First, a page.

As COVID-19 upends the world, Zoom's daily user base has shot up by 67 percent. With more workplaces and classrooms relying on this video-conferencing tool, its privacy vulnerabilities have become increasingly obvious and hard to ignore.
Depending on the tier of service one has, corporate administrators (who are called "hosts") can track the "attention" of attendees through a private feature, record and transcribe the content of meetings without the permission of attendees, drop into any meeting within their organization, and more. On top of that, Motherboard now reports that the Zoom iOS app shares some personal data with Facebook — whether users have an account or not.
Given the ubiquity of app developers relying on Facebook's software development kits (SDKs), it's not uncommon for apps to share some degree of data with the platform. It's basically a trade-off; developers rely on SDKs to make their apps more usable while Facebook extracts some information in the process. But in Zoom's case, iOS users have yet to be made aware of this transaction.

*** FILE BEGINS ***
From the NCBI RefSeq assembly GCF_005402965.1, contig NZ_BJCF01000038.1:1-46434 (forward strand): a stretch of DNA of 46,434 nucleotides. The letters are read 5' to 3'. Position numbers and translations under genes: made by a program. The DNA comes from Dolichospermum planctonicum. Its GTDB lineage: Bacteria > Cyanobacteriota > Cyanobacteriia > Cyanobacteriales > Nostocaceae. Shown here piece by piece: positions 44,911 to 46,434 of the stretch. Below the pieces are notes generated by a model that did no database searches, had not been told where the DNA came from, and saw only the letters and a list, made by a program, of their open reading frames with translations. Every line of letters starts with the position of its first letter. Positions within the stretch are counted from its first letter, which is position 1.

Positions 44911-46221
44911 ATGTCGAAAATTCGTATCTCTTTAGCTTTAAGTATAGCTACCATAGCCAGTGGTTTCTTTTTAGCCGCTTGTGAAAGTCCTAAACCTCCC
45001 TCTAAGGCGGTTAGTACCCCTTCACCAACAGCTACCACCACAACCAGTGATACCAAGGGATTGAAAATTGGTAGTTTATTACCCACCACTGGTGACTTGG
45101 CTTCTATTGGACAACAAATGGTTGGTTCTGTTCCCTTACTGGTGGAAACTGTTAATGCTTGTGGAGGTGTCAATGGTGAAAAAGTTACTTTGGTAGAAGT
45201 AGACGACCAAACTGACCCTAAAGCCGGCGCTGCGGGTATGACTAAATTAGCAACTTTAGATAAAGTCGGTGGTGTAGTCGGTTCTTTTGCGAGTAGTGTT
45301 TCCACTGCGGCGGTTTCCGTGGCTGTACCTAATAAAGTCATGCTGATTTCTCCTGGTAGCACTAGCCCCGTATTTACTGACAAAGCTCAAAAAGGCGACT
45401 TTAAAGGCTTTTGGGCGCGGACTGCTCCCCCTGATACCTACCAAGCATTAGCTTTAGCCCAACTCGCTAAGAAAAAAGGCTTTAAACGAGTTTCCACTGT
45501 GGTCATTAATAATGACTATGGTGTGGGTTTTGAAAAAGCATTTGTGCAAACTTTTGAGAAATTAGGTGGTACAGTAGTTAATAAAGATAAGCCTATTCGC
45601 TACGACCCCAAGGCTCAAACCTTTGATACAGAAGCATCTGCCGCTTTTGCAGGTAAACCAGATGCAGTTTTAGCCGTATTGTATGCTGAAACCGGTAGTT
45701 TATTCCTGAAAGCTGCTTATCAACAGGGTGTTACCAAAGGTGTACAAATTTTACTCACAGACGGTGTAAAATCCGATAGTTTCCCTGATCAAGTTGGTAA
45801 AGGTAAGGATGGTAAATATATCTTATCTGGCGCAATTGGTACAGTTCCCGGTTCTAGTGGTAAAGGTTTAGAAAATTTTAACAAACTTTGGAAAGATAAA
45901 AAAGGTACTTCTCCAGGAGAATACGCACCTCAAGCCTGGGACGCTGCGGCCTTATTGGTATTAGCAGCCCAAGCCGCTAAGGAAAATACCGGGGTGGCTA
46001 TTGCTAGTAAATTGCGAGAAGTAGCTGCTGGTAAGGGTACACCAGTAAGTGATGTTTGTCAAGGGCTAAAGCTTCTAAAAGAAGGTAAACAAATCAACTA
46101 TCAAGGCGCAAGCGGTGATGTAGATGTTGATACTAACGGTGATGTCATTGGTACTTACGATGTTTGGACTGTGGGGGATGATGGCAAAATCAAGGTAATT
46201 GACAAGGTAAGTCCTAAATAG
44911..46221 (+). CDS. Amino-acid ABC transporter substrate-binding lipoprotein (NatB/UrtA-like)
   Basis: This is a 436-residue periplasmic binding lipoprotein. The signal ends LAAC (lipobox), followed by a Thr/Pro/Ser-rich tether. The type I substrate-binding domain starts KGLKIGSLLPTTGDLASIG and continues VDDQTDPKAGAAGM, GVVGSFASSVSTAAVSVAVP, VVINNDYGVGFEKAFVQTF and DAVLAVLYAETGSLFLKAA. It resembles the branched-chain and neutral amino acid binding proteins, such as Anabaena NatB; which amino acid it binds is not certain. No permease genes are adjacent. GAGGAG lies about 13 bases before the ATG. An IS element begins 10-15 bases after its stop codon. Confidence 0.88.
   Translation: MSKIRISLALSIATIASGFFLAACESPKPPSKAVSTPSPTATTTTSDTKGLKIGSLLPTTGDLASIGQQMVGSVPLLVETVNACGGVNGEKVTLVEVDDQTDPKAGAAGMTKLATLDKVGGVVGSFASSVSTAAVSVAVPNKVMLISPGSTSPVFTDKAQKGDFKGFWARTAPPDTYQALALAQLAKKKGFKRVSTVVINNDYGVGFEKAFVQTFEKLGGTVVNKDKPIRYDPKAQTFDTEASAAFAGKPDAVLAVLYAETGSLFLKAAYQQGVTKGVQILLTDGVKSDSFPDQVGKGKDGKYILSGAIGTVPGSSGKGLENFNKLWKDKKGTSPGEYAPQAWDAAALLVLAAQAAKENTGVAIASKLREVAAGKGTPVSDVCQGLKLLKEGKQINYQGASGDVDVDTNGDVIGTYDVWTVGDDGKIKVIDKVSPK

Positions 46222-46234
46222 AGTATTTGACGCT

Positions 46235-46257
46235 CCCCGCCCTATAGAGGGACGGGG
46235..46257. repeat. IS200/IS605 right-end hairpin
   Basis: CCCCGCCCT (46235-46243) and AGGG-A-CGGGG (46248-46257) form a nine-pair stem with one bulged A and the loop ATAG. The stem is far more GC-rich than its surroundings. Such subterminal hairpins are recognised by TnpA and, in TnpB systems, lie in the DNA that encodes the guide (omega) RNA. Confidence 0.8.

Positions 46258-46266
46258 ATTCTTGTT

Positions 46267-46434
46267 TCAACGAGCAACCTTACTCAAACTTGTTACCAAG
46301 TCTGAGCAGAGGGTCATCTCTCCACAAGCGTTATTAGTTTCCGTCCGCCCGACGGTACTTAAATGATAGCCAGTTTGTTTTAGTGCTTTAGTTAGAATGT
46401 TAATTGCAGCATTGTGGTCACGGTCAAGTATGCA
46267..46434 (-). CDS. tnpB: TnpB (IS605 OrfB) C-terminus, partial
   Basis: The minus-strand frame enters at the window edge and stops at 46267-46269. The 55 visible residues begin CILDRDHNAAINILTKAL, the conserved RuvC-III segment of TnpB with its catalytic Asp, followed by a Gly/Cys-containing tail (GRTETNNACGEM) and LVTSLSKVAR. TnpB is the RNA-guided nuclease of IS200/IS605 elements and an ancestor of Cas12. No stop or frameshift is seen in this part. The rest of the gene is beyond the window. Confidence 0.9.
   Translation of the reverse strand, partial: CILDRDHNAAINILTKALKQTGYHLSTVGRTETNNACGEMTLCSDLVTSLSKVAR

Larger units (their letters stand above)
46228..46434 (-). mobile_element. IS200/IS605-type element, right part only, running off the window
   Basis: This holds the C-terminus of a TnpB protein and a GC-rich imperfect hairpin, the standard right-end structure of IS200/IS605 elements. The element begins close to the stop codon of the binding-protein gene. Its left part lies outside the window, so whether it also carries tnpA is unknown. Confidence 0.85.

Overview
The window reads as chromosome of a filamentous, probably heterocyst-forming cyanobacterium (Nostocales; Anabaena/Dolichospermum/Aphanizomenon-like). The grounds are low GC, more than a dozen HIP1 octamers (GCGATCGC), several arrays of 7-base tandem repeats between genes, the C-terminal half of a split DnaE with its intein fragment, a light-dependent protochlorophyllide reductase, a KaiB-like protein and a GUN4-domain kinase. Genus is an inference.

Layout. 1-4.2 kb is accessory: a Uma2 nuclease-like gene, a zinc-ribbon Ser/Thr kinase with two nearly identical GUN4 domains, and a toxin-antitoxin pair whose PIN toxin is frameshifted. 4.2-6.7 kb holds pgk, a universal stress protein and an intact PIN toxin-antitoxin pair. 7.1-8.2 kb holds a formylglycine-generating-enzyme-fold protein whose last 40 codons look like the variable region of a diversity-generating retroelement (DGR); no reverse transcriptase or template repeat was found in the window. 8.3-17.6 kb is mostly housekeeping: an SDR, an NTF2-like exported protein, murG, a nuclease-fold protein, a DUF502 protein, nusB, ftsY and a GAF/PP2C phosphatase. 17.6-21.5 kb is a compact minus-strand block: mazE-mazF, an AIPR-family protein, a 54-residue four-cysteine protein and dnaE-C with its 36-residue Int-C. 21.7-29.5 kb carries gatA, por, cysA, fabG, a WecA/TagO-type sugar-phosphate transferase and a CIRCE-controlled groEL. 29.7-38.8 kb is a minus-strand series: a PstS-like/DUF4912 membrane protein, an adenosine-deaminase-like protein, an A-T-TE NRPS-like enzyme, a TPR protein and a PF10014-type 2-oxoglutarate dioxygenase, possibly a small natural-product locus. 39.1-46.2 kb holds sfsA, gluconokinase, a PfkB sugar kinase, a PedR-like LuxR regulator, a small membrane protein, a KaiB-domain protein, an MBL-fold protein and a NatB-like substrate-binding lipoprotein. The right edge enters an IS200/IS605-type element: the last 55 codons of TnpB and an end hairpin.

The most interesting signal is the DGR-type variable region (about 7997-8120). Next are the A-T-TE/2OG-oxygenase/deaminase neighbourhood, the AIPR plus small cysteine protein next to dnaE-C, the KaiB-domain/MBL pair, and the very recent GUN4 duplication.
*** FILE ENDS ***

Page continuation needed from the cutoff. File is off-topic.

Consumers deserve to know — Over and over again, it is the lack of transparency around Zoom's data access, collection, and extraction methods that have raised concerns among users and privacy advocates. If Zoom does not plan to reduce or entirely eliminate this exchange with Facebook, it should make it abundantly clear to its iOS users that the app shares their information with the network. People can then make an informed decision based on their own individual threat models as to whether (or not) they want to continue using the app. Without basic knowledge of such a transfer, Zoom iOS users are essentially working in the dark.
From your name to your city — As Motherboard points out, Zoom informs Facebook when a user opens the app on their phone. It also lets Facebook know about the model of their phone, where they logged in from, and what phone carrier they rely on. Companies frequently extract these personal nuggets about people to target them with more personal ads.
So far, Zoom's business model seems centered on testing the limits of what people find socially and legally acceptable. But it doesn't have to be this way. Convenience and productivity shouldn't come at the expense of user privacy. Right now Zoom seems to have carte blanche in how it extracts data but eventually, it will have to address these justified questions and concerns.